In Hawaii, there’s a unique form of protest now: a native dance, as the video above of demonstrations against an observatory being built on Mount Mauna Kea, the tallest peak in Hawaii, demonstrates.

The protests have swelled in size over the years, gathering force all around the globe and even attracting celebrity involvement from the likes of The Rock, Jason Momoa and Bruno Mars. The protests have come to be known as the Thirty Meter Telescope protests, and date as far back as 2015.

In a powerful video from November 22, 2019, filmed from behind an electric fence, police authorities are heard using loudspeakers to instruct protesters to clear the roads. The protesters, undeterred, are assembled in a large group and seen performing a native dance, chanting in perfect synchronisation.

Mauna Kea is sacred to the Native Hawaiians, representing their ancestral ties to creation. The upper region, Wao Akua, is considered to be the realms of the Akua (creator) and the summit holds a temple of the figure considered the supreme being not only in Hawaiian culture but also in many histories throughout Polynesia.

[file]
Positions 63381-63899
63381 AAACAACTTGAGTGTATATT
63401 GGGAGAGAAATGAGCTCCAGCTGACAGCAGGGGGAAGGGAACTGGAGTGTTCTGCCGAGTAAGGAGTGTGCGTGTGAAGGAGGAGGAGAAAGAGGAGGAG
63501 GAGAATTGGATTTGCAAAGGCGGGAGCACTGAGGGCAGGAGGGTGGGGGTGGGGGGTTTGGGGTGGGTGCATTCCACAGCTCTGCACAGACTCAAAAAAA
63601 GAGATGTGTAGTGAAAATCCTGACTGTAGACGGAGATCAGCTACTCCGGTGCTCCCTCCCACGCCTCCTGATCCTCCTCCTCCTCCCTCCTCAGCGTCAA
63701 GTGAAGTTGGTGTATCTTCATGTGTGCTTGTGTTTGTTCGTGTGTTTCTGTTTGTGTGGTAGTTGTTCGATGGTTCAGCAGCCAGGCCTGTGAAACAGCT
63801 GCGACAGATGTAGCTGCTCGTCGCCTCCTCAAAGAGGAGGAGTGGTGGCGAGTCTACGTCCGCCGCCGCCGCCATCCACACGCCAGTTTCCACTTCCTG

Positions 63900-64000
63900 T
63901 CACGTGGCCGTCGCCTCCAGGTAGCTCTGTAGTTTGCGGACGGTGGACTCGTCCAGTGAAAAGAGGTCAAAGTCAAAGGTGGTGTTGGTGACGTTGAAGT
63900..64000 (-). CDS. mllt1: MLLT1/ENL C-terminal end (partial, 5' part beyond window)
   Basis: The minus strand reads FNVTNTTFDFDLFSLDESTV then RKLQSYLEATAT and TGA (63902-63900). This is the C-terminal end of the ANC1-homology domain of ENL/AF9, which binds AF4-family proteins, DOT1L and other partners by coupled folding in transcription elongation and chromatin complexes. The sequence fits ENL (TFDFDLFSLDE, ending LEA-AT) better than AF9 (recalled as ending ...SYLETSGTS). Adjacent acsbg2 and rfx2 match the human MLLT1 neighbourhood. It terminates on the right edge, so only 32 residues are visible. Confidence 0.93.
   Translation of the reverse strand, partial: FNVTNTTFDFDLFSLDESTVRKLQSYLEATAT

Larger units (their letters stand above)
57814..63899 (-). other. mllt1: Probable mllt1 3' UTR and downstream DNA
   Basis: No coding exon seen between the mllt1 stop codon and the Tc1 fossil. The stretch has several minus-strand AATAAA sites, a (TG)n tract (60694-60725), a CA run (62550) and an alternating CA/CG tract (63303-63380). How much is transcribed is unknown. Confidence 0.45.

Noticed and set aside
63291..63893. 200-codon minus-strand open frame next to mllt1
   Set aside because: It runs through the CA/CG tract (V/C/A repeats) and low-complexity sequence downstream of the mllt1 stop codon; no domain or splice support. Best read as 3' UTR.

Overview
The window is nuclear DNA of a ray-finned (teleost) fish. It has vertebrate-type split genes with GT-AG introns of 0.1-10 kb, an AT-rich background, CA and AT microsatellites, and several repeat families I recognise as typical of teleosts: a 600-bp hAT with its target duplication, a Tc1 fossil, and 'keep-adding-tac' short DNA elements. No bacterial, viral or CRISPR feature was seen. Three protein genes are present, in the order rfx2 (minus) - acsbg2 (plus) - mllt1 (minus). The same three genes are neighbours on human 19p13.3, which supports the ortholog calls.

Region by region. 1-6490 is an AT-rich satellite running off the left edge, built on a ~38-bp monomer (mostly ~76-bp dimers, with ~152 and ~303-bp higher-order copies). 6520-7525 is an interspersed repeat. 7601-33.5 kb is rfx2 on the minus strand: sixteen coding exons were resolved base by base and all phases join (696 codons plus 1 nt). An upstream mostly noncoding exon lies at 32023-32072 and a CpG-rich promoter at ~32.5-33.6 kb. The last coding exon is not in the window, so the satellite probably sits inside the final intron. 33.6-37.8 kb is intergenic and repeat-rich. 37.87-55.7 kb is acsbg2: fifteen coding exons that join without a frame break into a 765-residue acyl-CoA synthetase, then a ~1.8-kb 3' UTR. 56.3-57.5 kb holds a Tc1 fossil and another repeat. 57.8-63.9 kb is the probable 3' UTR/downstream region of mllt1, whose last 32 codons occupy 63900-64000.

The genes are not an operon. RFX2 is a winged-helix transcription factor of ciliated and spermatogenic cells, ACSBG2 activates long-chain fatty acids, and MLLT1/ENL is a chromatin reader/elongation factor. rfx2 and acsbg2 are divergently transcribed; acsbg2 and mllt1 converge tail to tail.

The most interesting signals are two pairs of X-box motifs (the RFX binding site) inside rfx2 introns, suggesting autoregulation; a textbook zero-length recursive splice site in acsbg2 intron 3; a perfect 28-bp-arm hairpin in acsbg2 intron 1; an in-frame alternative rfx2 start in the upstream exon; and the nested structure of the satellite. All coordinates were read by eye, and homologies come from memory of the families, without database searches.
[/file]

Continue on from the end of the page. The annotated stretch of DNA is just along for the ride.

The native protesters, who call themselves kia‘i, or “protectors”, assert that the construction will further desecrate Mauna Kea, which is already home to numerous telescopes. Thirteen observatories on Mauna Kea have been shut down because of the protests, as natives of Hawaii have been in a long-standing battle against the relentless influx of construction projects.

Many argue that these protests are about a larger ideal – the protection of the planet, of sacred places and the cultural sanctity of indigenous people.

In December of 2015, the Supreme Court of Hawaii had ruled that due process had not been followed in planning the telescope observatory, and revoked the licence for the Thirty Meter Telescope. However, in 2018 the permit was applied for again and granted this time.

According to recent polling, ever since the 2019 chapter of these protests, support for the project has declined to 50 percent.

Responses to the above video on social media have been sharp, with most standing with the natives and asserting that construction on land that is sacred to a culture is not acceptable.

Also watch

From Chile to Lebanon to Hong Kong, protestors are singing in the streets

Pakistani students sing ‘Sarfaroshi Ki Tamanna’ at Faiz Festival ahead of solidarity march

A soprano in Chile defied the silence curfew to sing ‘The Right to Live in Peace’